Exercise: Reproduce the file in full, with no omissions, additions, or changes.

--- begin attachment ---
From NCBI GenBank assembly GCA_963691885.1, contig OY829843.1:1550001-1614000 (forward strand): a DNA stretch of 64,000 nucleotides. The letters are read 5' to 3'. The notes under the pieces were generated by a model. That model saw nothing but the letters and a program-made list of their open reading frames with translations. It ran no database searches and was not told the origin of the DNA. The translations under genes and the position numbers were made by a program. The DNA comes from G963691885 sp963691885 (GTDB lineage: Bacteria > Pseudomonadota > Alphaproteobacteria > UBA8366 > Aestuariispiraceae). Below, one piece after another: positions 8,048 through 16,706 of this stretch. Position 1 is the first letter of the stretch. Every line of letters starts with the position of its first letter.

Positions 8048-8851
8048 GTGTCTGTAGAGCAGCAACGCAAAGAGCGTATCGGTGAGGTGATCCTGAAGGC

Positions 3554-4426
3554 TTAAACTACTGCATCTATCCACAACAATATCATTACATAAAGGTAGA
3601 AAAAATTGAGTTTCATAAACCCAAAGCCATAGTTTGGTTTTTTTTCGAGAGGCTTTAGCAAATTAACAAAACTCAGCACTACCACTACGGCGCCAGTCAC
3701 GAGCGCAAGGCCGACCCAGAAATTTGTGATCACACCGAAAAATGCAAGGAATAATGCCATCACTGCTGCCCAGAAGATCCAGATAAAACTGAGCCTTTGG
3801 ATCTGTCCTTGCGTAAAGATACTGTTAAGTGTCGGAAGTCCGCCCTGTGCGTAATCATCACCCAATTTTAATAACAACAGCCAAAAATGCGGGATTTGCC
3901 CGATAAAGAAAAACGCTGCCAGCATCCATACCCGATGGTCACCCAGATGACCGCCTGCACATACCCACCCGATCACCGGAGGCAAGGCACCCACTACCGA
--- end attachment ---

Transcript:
From NCBI GenBank assembly GCA_963691885.1, contig OY829843.1:1550001-1614000 (forward strand): a DNA stretch of 64,000 nucleotides. The letters are read 5' to 3'. The notes under the pieces were generated by a model. That model saw nothing but the letters and a program-made list of their open reading frames with translations. It ran no database searches and was not told the origin of the DNA. The translations under genes and the position numbers were made by a program. The DNA comes from G963691885 sp963691885 (GTDB lineage: Bacteria > Pseudomonadota > Alphaproteobacteria > UBA8366 > Aestuariispiraceae). Below, one piece after another: positions 8,048 through 16,706 of this stretch. Position 1 is the first letter of the stretch. Every line of letters starts with the position of its first letter.

Positions 8048-8851
8048 GTGTCTGTAGAGCAGCAACGCAAAGAGCGTATCGGTGAGGTGATCCTGAAGGC

Positions 3554-4426
3554 TTAAACTACTGCATCTATCCACAACAATATCATTACATAAAGGTAGA
3601 AAAAATTGAGTTTCATAAACCCAAAGCCATAGTTTGGTTTTTTTTCGAGAGGCTTTAGCAAATTAACAAAACTCAGCACTACCACTACGGCGCCAGTCAC
3701 GAGCGCAAGGCCGACCCAGAAATTTGTGATCACACCGAAAAATGCAAGGAATAATGCCATCACTGCTGCCCAGAAGATCCAGATAAAACTGAGCCTTTGG
3801 ATCTGTCCTTGCGTAAAGATACTGTTAAGTGTCGGAAGTCCGCCCTGTGCGTAATCATCACCCAATTTTAATAACAACAGCCAAAAATGCGGGATTTGCC
3901 CGATAAAGAAAAACGCTGCCAGCATCCATACCCGATGGTCACCCAGATGACCGCCTGCACATACCCACCCGATCACCGGAGGCAAGGCACCCACTACCGA